Sunday, July 29, 2012
Cycling puts you in a stream that ebbs and flows, with elements like images and form that combine to create a coherent stream of moving thought. The theme that best describes the feeling of cycling is found in Taoist teachings, which develop the personal and social transformative potential of expanding consciousness with reference to flow. Literally, the "proper way or path," as Tao described it, is "a patterned flow of the universe" and "deeper harmony, a moving point of equilibrium and balance."
Laozi must have been a cyclist at heart, and would have no doubt left on a bicycle had one been invented at the time.
A life lived in congruence with the Tao is understood to bring "creative quietude," the wu wei or as cyclists call it the zone.
Cycling offers one supreme satisfaction after a long day's ride... a precious suppleness, simplicity, and freedom that flowed through us leaves us satisfied in much the same way as does living life in congruence with the Tao.
In this respect, cycling offers a distinctly East meets West flavor. Cycling can be described a transcendent state that goes beyond self, consciousness, or being. This movement gained awareness from the moment Baron von Drais, in 1817, invented his Draisienne.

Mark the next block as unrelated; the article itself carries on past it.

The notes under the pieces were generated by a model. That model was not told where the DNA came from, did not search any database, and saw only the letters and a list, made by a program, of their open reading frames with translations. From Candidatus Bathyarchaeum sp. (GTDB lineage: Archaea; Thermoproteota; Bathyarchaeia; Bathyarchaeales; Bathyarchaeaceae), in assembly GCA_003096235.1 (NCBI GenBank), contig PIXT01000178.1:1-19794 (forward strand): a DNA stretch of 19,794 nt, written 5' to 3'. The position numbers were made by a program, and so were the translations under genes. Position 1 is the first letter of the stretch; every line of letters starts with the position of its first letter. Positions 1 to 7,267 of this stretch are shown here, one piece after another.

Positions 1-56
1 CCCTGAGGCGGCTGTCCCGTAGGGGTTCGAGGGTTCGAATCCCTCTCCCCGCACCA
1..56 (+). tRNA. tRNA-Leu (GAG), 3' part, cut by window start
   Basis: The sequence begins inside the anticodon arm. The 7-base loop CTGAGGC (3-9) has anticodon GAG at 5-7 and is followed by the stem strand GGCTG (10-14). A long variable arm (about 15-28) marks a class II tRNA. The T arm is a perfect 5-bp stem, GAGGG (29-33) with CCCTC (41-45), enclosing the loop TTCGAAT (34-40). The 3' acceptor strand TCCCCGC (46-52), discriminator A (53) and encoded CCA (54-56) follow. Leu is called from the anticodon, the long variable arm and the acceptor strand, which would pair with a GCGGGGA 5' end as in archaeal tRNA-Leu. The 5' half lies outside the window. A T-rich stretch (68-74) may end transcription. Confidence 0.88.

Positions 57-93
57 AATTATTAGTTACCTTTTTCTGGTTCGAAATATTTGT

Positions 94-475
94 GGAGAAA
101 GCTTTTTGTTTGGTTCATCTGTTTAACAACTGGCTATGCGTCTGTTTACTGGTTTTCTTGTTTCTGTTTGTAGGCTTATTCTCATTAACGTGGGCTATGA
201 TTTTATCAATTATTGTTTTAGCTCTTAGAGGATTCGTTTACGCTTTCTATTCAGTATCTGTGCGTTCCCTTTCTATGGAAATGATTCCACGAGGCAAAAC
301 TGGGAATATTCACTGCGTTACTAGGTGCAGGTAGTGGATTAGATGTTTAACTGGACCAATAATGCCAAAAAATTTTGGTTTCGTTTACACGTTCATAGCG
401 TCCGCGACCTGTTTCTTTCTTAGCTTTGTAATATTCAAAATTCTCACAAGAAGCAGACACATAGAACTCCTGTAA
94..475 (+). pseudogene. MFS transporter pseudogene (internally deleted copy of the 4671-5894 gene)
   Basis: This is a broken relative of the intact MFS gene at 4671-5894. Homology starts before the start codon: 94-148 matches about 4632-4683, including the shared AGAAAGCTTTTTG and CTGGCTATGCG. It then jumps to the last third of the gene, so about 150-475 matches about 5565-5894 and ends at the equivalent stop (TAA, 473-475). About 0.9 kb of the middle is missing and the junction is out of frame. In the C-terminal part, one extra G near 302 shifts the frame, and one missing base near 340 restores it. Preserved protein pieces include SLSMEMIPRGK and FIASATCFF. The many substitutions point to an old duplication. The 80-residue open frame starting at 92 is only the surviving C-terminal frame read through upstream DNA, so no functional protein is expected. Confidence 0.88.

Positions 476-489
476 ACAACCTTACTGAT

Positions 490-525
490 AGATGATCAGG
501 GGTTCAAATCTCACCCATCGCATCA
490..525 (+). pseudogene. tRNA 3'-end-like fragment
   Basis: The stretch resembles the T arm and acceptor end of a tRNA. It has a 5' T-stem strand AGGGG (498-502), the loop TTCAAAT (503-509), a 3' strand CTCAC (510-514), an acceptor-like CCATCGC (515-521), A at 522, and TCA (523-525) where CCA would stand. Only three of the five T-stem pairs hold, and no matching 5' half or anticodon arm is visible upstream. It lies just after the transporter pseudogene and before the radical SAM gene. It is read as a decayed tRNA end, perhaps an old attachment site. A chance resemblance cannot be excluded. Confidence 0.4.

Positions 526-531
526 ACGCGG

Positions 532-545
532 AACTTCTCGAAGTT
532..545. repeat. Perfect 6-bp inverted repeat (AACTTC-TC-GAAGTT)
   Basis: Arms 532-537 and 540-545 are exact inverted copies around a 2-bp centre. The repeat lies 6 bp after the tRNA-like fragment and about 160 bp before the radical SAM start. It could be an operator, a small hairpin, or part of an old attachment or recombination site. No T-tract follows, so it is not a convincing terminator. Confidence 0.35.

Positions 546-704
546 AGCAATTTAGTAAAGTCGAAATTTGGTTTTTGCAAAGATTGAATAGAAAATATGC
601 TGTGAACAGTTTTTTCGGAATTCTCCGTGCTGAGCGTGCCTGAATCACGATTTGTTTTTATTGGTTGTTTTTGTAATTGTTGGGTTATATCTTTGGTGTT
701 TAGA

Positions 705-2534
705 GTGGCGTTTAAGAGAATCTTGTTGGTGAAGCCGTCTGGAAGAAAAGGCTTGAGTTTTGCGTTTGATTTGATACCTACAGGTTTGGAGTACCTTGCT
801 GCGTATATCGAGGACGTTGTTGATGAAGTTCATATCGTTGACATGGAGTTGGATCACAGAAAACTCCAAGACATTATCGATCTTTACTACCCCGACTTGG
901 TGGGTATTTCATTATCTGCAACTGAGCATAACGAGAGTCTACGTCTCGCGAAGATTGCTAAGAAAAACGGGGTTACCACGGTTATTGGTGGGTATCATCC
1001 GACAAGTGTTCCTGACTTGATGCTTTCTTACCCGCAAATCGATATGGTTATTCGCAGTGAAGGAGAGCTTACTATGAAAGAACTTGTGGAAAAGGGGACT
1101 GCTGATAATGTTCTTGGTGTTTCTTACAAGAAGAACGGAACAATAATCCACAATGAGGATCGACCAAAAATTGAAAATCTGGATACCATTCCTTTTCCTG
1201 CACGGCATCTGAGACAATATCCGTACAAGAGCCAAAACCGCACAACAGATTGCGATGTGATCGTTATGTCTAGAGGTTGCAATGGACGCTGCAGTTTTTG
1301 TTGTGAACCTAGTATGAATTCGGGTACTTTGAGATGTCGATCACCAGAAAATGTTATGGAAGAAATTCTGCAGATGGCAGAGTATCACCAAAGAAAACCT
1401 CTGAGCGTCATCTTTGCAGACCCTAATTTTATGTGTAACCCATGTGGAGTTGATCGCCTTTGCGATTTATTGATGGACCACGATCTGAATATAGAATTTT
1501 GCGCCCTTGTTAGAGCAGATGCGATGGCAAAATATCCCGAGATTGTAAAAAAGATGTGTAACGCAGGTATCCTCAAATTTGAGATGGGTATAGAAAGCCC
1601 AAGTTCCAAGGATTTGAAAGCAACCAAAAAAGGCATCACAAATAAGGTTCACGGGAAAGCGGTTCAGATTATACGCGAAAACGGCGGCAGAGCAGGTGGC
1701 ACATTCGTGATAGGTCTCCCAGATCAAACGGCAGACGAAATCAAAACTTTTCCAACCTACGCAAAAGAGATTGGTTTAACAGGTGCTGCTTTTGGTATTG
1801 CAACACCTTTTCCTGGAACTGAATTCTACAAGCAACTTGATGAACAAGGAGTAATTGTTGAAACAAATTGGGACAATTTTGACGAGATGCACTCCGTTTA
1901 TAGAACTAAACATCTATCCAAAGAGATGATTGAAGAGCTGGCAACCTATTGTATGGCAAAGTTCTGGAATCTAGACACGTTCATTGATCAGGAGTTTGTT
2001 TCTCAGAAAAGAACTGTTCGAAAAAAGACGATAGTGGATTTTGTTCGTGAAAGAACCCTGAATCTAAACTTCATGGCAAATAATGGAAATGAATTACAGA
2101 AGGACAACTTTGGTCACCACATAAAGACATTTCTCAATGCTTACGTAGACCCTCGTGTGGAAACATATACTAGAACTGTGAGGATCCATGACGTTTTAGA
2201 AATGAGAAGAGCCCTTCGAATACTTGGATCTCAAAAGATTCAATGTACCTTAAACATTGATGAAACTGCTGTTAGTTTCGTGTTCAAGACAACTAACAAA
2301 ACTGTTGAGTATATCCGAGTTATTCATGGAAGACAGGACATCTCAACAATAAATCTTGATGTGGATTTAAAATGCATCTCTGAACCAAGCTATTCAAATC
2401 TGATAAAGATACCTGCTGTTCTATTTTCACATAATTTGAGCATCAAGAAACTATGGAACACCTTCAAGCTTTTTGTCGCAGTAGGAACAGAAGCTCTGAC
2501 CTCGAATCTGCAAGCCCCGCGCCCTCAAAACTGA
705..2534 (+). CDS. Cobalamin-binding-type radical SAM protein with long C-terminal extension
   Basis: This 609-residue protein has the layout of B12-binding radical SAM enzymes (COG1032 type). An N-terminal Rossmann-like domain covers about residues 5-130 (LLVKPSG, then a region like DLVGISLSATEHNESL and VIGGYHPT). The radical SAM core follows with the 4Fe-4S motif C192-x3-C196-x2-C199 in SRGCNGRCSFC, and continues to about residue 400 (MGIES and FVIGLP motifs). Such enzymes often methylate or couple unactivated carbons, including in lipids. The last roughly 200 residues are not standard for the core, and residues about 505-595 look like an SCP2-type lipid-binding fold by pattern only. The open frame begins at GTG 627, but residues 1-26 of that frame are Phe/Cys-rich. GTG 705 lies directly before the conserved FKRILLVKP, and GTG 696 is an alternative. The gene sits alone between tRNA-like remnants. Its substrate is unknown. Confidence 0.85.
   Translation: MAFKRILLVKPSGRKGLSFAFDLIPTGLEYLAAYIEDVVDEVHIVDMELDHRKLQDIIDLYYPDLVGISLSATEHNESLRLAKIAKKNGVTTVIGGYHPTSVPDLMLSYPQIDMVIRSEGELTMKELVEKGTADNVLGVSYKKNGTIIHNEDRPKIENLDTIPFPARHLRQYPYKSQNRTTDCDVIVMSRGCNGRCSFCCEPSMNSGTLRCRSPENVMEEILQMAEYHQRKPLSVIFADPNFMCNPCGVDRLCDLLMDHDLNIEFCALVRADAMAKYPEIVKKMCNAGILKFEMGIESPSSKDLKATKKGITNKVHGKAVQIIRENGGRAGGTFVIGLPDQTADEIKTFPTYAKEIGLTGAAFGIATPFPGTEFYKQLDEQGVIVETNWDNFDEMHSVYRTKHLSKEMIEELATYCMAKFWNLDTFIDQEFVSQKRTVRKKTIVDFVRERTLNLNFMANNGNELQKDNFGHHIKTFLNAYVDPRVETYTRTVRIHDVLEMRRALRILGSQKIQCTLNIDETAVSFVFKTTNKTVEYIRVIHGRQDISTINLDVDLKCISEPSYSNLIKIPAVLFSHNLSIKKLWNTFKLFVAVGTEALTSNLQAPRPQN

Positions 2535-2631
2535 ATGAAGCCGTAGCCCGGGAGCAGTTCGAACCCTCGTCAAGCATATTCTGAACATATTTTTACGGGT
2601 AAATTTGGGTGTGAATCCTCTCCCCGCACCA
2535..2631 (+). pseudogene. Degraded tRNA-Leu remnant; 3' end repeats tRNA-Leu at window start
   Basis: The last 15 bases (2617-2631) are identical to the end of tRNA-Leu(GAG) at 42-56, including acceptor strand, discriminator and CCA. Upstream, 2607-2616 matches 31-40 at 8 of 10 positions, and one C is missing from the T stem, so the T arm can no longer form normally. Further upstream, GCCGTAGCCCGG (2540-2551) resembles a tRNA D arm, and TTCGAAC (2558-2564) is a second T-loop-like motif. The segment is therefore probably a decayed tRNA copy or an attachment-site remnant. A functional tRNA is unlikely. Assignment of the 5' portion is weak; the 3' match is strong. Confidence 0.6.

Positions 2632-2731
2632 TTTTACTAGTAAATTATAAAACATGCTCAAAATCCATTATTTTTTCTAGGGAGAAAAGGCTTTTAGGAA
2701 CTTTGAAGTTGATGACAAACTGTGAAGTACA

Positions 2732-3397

While the terrain upon which this hobby horse was effective was severely limited to parks and gardens, the experience was still described as the sense of an ability to balance challenges in front of one's self with a capacity to meet them. Here, the bicycle is integrated as an extension of self.
Other common elements are intense concentration of attention, with a clear sense of control of one's actions and what needs to be done from moment to moment (although time may be distorted such that minutes seem like hours or hours seem like minutes). The flow experience is optimal in striking the right balance between one's set of cycling skills and challenges met along the road, resulting in a reduction of stress, concerns, and thoughts that might otherwise keep someone feeling stuck or unable to keep moving forward.
Certain legs of the pathway are felt to be intrinsically rewarding; irrelevant distractions - such as traffic stop lights - are excluded, with a perception of immediate feedback about how well the ride is going.